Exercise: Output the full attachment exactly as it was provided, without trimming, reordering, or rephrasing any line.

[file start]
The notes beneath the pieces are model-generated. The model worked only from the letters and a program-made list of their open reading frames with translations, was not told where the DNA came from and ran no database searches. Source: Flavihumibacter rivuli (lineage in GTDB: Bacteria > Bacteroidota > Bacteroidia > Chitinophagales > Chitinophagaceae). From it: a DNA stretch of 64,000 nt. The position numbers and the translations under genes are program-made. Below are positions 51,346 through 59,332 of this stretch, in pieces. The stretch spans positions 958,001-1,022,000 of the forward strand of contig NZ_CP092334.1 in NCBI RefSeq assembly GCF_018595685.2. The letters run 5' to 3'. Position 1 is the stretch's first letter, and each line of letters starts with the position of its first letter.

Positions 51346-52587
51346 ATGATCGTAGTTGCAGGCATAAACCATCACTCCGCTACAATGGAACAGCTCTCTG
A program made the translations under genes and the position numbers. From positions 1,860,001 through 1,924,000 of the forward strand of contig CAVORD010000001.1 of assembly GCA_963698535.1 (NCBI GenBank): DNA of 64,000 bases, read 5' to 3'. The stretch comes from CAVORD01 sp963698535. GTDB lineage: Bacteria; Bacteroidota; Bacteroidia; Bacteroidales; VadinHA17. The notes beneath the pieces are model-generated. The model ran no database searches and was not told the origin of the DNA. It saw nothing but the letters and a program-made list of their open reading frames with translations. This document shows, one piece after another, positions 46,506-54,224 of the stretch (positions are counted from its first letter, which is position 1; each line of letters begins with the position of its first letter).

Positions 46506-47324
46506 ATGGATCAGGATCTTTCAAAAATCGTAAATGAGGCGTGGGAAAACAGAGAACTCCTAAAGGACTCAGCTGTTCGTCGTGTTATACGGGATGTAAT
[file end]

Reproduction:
The notes beneath the pieces are model-generated. The model worked only from the letters and a program-made list of their open reading frames with translations, was not told where the DNA came from and ran no database searches. Source: Flavihumibacter rivuli (lineage in GTDB: Bacteria > Bacteroidota > Bacteroidia > Chitinophagales > Chitinophagaceae). From it: a DNA stretch of 64,000 nt. The position numbers and the translations under genes are program-made. Below are positions 51,346 through 59,332 of this stretch, in pieces. The stretch spans positions 958,001-1,022,000 of the forward strand of contig NZ_CP092334.1 in NCBI RefSeq assembly GCF_018595685.2. The letters run 5' to 3'. Position 1 is the stretch's first letter, and each line of letters starts with the position of its first letter.

Positions 51346-52587
51346 ATGATCGTAGTTGCAGGCATAAACCATCACTCCGCTACAATGGAACAGCTCTCTG
A program made the translations under genes and the position numbers. From positions 1,860,001 through 1,924,000 of the forward strand of contig CAVORD010000001.1 of assembly GCA_963698535.1 (NCBI GenBank): DNA of 64,000 bases, read 5' to 3'. The stretch comes from CAVORD01 sp963698535. GTDB lineage: Bacteria; Bacteroidota; Bacteroidia; Bacteroidales; VadinHA17. The notes beneath the pieces are model-generated. The model ran no database searches and was not told the origin of the DNA. It saw nothing but the letters and a program-made list of their open reading frames with translations. This document shows, one piece after another, positions 46,506-54,224 of the stretch (positions are counted from its first letter, which is position 1; each line of letters begins with the position of its first letter).

Positions 46506-47324
46506 ATGGATCAGGATCTTTCAAAAATCGTAAATGAGGCGTGGGAAAACAGAGAACTCCTAAAGGACTCAGCTGTTCGTCGTGTTATACGGGATGTAAT